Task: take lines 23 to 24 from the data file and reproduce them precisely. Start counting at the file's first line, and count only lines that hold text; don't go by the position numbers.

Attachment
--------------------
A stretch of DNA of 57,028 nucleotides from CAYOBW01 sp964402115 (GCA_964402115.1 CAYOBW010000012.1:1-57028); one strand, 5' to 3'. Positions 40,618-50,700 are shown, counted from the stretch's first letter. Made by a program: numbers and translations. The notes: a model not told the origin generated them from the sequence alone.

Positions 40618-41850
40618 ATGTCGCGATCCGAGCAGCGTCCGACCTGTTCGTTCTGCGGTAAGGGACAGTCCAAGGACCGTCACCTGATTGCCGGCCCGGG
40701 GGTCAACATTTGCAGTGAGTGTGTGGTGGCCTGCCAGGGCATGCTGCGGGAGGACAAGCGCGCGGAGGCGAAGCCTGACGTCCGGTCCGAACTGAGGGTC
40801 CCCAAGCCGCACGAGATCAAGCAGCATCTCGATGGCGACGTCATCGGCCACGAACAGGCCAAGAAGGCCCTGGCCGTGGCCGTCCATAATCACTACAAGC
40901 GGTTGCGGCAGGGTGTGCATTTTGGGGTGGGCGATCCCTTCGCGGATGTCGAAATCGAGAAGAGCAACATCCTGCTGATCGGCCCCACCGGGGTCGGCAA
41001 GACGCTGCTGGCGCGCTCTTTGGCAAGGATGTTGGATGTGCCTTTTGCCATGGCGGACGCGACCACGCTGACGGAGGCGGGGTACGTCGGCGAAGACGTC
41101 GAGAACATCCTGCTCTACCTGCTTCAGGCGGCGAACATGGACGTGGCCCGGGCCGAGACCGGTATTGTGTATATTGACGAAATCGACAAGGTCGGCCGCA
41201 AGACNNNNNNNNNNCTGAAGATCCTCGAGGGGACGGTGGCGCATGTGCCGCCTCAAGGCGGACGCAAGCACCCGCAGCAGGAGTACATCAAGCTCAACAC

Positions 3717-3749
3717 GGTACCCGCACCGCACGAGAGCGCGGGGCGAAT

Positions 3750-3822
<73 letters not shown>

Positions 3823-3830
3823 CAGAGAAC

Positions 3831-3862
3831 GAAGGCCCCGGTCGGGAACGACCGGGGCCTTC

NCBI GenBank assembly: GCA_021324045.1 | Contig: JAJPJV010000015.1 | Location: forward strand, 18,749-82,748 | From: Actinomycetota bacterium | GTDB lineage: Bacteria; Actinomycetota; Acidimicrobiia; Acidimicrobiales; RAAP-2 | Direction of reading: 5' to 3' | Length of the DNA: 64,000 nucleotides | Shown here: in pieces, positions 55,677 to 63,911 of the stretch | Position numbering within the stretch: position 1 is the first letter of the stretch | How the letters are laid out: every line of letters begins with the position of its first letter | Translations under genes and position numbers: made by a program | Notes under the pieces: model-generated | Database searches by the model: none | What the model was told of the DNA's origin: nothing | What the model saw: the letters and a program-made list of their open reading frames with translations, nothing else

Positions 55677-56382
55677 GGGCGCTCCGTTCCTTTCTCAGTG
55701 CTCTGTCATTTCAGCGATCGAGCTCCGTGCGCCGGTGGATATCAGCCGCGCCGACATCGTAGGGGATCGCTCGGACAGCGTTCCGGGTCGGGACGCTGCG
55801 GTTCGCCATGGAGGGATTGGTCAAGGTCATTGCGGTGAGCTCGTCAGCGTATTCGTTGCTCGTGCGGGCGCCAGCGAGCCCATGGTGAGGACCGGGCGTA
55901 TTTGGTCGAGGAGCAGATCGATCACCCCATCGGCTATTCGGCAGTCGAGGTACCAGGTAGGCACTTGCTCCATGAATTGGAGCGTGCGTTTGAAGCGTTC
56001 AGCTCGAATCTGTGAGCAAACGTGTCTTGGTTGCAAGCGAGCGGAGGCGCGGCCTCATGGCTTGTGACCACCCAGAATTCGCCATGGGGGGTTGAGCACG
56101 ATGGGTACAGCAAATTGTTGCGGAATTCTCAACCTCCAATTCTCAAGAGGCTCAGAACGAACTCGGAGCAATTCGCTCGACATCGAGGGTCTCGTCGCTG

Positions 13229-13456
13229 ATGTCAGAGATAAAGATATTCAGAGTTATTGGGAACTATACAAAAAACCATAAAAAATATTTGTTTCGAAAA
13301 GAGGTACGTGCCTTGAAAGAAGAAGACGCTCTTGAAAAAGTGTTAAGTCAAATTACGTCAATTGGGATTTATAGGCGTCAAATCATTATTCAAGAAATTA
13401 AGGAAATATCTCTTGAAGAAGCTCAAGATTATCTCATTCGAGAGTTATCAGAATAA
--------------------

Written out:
55901 TTTGGTCGAGGAGCAGATCGATCACCCCATCGGCTATTCGGCAGTCGAGGTACCAGGTAGGCACTTGCTCCATGAATTGGAGCGTGCGTTTGAAGCGTTC
56001 AGCTCGAATCTGTGAGCAAACGTGTCTTGGTTGCAAGCGAGCGGAGGCGCGGCCTCATGGCTTGTGACCACCCAGAATTCGCCATGGGGGGTTGAGCACG